Yet, junior Caiden Soltesz, who responded to The Campanile Schoology survey, said the problem is not preparedness but the school’s infrastructure.

“Paly in particular is not really all that prepared to handle (a school shooting) because a lot of classrooms (have) big windows and multiple entrances,” Soltesz said. “Additionally, most of the people who are shooting up schools go to, or have gone to that school, so they’ve also done the same drills as everyone else.”

Soltesz said to protect the school, the district should consider investing in armed police to patrol the campus.

Some districts in the Bay Area, like the Fremont and Berkeley Unified School Districts, have armed officers, called safety resource officers, currently employed on campus.

“Getting the police on campus as fast as possible and having them engage the shooter (is the main goal),” Soltesz said. “Having an officer on campus shortens the response time greatly.”

Jacobs said that due to COVID financial restraints, Paly will not have SROs on campus.

“Following COVID-19, the city made changes in its budget, and the number of SROs decreased,” Jacobs said. “The district did not continue its relationship with the SRO program (since).”

Though armed officers may not be in PAUSD’s plans, Jacobs said the district is planning on making other improvements to campus security at both Paly and Gunn.

“Within the last two years, we have added cameras to entry points at all campuses,” Jacobs said. “We are adding new intercom systems and phones. Both phone and intercom systems allow us to easily activate the ‘Run, Hide, and Fight’ protocol with a pre-recorded message (and) also allows us to pinpoint the location of a potential threat.”


According to David Studdert, a Stanford professor specializing in gun policies and violence, the presence of guns in homes is a primary contributor to school shootings.

“One of the common themes in active shooter incidents involving young people is that the guns often come from the family home, and so if there aren’t guns there in the family home, it reduces the risks that (a school shooting) can happen,” Studdert said.

The FBI also says easy access to weapons is the most significant risk factor for school shootings, according to their report published by the Supervisory Special Agent Mary Ellen O’Toole, Ph.D.

“The family keeps guns or other weapons or explosive materials in the home, accessible to the student,” the report said. “(Without normal safety precautions), parents or a significant role model may handle weapons casually or recklessly and in doing so may convey to children that a weapon can be a useful and normal means of intimidating someone else or settling a dispute.”

Studdert said America’s high rate of household gun possession increases rates of violence.

“About one in three households in the United States has at least one firearm unit,” Studdert said. “We know that firearms in the home are associated with higher risks of death and injury by guns.”

However, according to the Bureau of Firearms, California has one of the strictest gun policies in the country and regulates who can own guns and what types of firearms people are allowed to buy. Additionally, the CDC lists California as the 44th lowest state in the nation regarding the rate of deaths by gun violence.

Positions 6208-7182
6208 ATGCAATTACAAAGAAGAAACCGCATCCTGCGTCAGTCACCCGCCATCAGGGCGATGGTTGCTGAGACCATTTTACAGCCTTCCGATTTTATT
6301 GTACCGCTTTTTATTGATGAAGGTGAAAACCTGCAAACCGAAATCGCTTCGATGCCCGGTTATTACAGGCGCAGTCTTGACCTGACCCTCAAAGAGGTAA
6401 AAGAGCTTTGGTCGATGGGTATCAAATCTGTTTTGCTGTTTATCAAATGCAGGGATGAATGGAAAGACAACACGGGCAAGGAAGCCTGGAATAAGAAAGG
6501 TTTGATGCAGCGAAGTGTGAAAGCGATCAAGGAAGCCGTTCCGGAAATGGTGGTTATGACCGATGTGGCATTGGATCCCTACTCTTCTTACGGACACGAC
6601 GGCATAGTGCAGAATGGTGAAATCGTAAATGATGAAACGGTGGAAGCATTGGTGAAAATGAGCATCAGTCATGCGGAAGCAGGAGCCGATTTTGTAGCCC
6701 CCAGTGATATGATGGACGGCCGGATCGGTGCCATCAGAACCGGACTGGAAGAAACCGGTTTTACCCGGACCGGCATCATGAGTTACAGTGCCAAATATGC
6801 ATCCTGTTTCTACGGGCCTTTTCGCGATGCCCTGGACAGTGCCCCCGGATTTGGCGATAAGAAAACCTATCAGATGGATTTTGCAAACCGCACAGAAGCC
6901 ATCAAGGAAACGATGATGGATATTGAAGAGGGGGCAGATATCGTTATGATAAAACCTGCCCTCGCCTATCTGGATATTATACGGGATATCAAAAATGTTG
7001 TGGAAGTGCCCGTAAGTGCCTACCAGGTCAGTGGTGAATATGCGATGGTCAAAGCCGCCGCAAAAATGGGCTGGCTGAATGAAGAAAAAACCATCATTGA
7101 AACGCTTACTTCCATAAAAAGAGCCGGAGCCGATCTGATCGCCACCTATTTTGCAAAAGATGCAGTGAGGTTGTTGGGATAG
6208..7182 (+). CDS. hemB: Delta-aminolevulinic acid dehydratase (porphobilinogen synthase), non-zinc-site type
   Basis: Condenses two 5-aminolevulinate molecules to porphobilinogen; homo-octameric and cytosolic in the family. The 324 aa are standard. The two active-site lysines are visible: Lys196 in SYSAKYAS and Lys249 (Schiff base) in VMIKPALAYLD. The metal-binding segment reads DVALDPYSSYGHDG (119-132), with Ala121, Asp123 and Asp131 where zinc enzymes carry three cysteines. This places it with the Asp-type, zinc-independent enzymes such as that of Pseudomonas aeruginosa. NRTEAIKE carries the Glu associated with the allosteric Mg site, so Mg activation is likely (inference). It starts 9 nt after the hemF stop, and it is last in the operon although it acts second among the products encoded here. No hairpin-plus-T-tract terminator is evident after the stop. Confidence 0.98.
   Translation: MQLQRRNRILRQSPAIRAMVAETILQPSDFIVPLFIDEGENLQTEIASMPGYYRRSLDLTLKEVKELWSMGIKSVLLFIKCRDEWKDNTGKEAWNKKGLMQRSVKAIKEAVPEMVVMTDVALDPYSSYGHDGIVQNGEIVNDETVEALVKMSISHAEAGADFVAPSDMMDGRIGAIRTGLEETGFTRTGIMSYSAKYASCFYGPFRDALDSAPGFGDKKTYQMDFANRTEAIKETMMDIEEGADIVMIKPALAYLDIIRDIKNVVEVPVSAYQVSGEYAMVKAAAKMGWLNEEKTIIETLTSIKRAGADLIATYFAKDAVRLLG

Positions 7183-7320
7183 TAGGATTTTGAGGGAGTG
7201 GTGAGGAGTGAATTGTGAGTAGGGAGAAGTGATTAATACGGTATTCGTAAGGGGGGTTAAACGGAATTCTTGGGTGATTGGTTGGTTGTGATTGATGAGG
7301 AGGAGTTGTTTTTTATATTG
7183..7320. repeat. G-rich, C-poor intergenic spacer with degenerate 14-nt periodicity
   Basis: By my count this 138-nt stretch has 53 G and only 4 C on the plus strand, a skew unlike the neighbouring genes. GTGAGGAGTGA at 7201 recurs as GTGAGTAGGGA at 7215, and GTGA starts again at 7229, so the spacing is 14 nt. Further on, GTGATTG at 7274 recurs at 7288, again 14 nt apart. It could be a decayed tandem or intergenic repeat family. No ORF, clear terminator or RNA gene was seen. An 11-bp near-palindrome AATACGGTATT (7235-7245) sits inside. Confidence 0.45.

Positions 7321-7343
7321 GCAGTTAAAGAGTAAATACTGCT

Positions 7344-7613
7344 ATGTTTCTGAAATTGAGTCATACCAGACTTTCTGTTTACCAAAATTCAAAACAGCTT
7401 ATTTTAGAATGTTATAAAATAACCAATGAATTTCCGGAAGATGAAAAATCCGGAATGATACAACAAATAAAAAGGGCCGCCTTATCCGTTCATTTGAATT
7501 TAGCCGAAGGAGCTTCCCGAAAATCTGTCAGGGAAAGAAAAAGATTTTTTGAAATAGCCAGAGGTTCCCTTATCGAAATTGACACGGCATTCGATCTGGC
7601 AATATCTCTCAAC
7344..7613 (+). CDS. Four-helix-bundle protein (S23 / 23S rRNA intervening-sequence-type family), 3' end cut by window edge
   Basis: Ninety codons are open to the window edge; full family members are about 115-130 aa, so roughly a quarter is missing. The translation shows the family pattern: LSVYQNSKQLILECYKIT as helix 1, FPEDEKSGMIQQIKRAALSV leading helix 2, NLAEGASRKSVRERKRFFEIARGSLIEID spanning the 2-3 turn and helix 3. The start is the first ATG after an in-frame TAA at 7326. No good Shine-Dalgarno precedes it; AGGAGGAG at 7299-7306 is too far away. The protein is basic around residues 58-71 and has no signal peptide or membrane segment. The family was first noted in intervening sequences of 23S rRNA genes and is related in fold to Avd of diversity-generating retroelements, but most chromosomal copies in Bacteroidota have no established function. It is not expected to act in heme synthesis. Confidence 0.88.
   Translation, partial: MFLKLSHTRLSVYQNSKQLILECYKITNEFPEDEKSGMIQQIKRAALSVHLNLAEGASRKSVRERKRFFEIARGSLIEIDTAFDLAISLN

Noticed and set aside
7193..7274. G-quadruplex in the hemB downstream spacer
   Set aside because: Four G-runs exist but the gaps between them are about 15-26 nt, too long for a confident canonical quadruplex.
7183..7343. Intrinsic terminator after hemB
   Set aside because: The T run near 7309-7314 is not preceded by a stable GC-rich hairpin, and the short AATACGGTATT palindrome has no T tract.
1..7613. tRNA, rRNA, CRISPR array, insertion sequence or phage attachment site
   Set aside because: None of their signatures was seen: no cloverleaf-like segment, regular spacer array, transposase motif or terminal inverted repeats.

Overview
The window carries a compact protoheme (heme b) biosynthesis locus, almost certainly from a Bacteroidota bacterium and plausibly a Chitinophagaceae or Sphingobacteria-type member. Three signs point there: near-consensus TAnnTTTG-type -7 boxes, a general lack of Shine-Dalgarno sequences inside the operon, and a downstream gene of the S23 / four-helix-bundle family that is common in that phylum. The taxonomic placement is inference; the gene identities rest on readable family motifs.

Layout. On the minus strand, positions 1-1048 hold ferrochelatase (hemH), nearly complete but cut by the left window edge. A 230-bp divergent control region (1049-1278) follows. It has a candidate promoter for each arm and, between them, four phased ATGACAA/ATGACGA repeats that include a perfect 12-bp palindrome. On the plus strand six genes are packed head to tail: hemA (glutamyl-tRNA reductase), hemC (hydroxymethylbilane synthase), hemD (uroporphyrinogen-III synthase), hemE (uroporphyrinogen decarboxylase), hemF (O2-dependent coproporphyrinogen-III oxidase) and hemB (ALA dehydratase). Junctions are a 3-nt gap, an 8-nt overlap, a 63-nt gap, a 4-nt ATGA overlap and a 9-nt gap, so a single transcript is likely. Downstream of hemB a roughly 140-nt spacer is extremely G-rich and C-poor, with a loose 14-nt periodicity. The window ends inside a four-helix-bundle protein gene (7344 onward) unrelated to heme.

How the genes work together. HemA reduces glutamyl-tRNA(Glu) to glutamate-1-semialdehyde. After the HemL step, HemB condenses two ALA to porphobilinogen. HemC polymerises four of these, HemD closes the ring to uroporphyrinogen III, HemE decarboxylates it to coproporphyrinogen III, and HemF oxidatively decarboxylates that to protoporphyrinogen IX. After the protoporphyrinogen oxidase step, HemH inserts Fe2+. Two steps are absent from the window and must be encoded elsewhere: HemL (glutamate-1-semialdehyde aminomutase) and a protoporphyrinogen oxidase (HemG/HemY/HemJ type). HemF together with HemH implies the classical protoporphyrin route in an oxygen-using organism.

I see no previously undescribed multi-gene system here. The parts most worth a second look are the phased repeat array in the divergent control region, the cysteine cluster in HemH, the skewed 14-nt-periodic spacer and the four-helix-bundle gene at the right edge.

Furthermore, a study conducted by Stephanie Chao M.D., Assistant Professor of Surgery at Stanford, and a team of students at the Stanford School of Medicine found a correlation between states with stricter gun laws and reduced gun-related casualties.

“If you put more regulations on firearms, it does make a difference,” Chao said. “It does end up saving children’s lives.”


According to the American Psychological Association, while there is no clear link between mental illness and violence, strong mental health resources are vital to prevent violent behaviors from escalating.

These resources include risk assessments and suicide prevention resources.

In addition, the National Education Association says a lack of mental health resources is often the root cause of many school shootings.

“Having good counseling services and regular contact with students, especially those that are struggling, is super important,” Studdert said. “Having an ability for students to access mental health services and counseling when they need it is also (really) important.”

Studdert also said students planning to conduct a school shooting often exhibit unnatural signs of distress.

In order to prevent problems from escalating, people who notice these differences in behavior should take immediate action.

“Another thing that’s really important is to try to identify people who are in a crisis and intervene to help,” Studdert said. “So seeing those signs, whether it’s fellow students or teachers or family members, and getting help can help to avert school shootings before they happen.”

According to the FBI, visible signs of distress include subtle threats, boasts, innuendos, predictions or ultimatums regarding violence.

They also cite “leakage,” or a person’s communication to a third party of an intent to do harm to a target, as a sign of concerning behavior.

“‘Leakage’ occurs when a student intentionally or unintentionally reveals clues to feelings, thoughts, fantasies, attitudes, or intentions that may signal an impending violent act,” the FBI database said. “Leakage can be a cry for help, a sign of inner conflict or boasts that may look empty but actually express a serious threat.”

Reifschneider said strong mental health structures can aid in preventing active shooter incidents from happening.

“Early intervention, before any violence occurs, is always the best outcome,” Reifschneider said. “Anyone observing concerning behavior should promptly contact police and school staff.”

Assistant Principal Jerry Berkson did not respond to interview requests, Paly Principal Brent Kline referred reporters to other sources and Gunn Prinicipal Wendy Stratton declined to comment for this story.